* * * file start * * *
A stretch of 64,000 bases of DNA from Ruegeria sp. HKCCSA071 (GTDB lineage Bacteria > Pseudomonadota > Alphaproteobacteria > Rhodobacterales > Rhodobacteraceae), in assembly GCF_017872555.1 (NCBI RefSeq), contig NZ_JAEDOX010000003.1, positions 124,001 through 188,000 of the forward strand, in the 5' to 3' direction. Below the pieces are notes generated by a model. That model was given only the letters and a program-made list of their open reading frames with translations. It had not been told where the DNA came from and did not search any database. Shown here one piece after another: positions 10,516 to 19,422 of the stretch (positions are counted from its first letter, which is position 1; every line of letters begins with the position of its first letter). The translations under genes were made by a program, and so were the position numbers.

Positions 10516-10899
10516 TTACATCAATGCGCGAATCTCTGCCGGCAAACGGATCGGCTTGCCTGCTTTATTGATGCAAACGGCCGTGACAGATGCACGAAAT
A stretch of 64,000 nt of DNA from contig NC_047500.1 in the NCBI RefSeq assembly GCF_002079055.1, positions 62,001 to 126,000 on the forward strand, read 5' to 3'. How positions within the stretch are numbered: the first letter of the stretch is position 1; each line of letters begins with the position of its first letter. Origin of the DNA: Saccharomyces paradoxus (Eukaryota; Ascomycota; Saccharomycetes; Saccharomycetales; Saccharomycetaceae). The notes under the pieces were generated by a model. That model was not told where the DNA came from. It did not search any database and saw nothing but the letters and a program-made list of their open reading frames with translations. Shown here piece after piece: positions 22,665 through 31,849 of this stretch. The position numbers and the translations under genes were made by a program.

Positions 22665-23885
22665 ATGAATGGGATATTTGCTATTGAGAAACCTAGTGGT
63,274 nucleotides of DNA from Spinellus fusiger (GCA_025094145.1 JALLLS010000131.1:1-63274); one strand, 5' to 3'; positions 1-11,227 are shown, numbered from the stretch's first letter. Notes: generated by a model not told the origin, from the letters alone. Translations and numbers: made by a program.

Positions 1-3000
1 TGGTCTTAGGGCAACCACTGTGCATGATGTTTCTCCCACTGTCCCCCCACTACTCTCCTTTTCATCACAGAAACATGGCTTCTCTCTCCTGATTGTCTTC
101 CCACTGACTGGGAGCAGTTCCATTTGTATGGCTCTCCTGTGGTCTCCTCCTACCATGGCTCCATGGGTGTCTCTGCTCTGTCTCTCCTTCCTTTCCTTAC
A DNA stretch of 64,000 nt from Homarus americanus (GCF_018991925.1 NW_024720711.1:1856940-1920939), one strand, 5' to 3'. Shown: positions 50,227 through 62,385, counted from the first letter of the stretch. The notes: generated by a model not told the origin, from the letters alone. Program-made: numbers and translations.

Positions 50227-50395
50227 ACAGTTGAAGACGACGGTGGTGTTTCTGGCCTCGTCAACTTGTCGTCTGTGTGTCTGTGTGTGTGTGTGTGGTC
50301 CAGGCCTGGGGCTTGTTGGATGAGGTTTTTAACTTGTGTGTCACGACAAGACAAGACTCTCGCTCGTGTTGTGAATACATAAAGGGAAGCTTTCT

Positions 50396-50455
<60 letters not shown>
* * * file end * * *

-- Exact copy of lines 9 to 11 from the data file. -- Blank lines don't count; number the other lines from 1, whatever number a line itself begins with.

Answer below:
1 TGGTCTTAGGGCAACCACTGTGCATGATGTTTCTCCCACTGTCCCCCCACTACTCTCCTTTTCATCACAGAAACATGGCTTCTCTCTCCTGATTGTCTTC
101 CCACTGACTGGGAGCAGTTCCATTTGTATGGCTCTCCTGTGGTCTCCTCCTACCATGGCTCCATGGGTGTCTCTGCTCTGTCTCTCCTTCCTTTCCTTAC
A DNA stretch of 64,000 nt from Homarus americanus (GCF_018991925.1 NW_024720711.1:1856940-1920939), one strand, 5' to 3'. Shown: positions 50,227 through 62,385, counted from the first letter of the stretch. The notes: generated by a model not told the origin, from the letters alone. Program-made: numbers and translations.